875 Reviews

Star Travel Rating


Review type

Things to do


Date of travel

August, 2019

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A friend and I chose “Ibérica”:https://www.ibericarestaurants.com/restaurants/ on Great Portland Street for tapas after a matinee performance of Evita at Regent’s Park Open Air Theatre (which incidentally, was very good).

Over the years of our friendship, we’ve eaten in so many tapas restaurants we forget which we’ve been to and we often turn up at some where we think is new, look at each other and say “ahh we’ve been here before”. However, we definitely hadn’t been to Ibérica before (there are 4 others in London and restaurants in Manchester, Leeds and Glasgow). As befits their flagship branch, this was a large place on a corner, with an upstairs private room. With floor to ceiling windows and lots of light, it wasn’t the small, dark, intimate place we generally prefer.

On booking, I’d asked for a quiet table as my friend is slightly hard of hearing, and we were shown to a spot slightly away from the bar and the main dining area. She faced a counter of jamón on the bone which one person was dedicated to carving: as she said, not a great view if you’re vegetarian.

“Drinks”:https://www.ibericarestaurants.com/wp-content/uploads/2019/07/LONDON-drinks-2019-.pdf were ordered whilst I was at the loo and as it was my birthday, I was treated to the wine (the wine list was totally Spanish). It wasn’t until we were sorting out the bill, I realised the Chardonnay was what I thought, an extortionate £44. If I’d known, I might have savoured it more!

Two menus were presented: one “menu”:https://www.ibericarestaurants.com/wp-content/uploads/2019/07/London-ALC-2019-web-1.pdf with regular tapas favourites and the other, a special for the month of August with dishes from the Galicia region which were “made from the best possible ingredients” (i.e. were more expensive). We were advised to share around 5 tapas and chose some of our favourites: toasted bread with tomato, padron peppers, croquetas with serrano ham, tortilla, a trio of chorizo and Ibérica burgers. We like to think we’re tapas aficionados and we found some dishes more successful than others. The croquetas were served as a generous portion of six, two bite size beauties and with a crisp outside and a gooey soft filling, my friend pronounced “they’re the best croquetas I’ve ever eaten” and she has eaten a lot of them. However, the tortilla was very firm, rather than having a slightly underset middle, and had been made with somewhat hard potato chunks rather than slices.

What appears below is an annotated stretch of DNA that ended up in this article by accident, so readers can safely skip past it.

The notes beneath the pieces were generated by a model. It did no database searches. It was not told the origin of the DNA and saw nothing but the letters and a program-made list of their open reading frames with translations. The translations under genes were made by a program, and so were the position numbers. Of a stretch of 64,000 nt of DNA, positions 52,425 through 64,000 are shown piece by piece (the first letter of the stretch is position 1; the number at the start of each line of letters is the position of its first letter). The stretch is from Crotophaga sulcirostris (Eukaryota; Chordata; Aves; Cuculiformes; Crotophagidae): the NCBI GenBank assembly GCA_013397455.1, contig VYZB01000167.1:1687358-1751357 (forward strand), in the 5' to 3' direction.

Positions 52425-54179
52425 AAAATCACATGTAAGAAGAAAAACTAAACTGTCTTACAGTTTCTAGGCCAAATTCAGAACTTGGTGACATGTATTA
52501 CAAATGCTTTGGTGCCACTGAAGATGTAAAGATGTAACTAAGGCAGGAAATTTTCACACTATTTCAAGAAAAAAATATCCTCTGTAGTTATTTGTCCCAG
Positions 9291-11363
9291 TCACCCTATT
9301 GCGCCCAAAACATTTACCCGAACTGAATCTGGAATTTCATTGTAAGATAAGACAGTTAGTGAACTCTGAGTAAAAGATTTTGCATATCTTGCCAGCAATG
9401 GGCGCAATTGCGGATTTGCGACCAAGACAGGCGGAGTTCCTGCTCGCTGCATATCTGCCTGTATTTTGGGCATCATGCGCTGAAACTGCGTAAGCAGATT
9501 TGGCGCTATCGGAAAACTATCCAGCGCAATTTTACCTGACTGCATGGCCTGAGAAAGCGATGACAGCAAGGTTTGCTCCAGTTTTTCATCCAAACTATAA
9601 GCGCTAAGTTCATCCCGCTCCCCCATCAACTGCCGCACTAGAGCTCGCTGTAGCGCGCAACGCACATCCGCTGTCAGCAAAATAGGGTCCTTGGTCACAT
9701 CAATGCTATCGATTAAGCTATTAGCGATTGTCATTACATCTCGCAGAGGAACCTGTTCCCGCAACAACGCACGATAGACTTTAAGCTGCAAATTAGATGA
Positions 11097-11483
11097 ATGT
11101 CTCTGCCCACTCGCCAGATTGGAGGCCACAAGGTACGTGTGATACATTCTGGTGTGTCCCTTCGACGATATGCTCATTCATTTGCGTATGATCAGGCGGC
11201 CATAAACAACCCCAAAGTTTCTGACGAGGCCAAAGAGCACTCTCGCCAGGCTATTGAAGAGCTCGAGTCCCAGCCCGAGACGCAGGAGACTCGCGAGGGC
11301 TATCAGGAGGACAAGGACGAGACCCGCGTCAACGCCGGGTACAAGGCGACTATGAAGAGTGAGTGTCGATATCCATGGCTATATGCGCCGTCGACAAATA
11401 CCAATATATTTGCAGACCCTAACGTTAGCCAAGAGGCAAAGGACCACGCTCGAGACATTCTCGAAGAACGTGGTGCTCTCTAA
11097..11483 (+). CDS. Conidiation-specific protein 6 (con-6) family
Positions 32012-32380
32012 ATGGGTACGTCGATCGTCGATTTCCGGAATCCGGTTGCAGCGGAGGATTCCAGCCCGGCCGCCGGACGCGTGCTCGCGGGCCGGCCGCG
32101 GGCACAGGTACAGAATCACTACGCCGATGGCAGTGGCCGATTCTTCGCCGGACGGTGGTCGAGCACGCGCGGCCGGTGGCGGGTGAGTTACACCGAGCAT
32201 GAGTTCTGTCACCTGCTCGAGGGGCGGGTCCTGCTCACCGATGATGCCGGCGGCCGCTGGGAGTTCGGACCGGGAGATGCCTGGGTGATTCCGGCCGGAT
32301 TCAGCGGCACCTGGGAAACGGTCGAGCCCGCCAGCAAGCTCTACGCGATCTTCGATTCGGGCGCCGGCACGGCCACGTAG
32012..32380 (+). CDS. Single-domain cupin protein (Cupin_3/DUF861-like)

I felt the service was rather brusque and curt and, as a mystery diner, pointed out numerous examples which would have scored poorly: the chorizo was simply left without the waitress explaining which was the smoky one, the spicy one and the one from 100% Ibérico; empty plates were removed without any form of “can I take this now”; and there was no check back to establish whether we were happy with everything. Finally, after all the plates had been cleared, there was no offer of desserts, drinks etc.

Having got the waitresses attention, we shared a very large portion of churros with a dark chocolate sauce. We asked for a digestif to go with it, and were served Dolç d’en Piqué, a sweet red wine, which wasn’t as good as our usual Pedro Ximénez sherry – we were not presented with the aperitivo “menu.”:https://www.ibericarestaurants.com/wp-content/uploads/2019/07/LONDON-drinks-2019-.pdf

Our bill, minus the wine, but including service, was £88.

Bearing in mind the lack of atmosphere, variable food and abrupt service, this is one tapas restaurant we’ll try not to return to.

Helen Jackson

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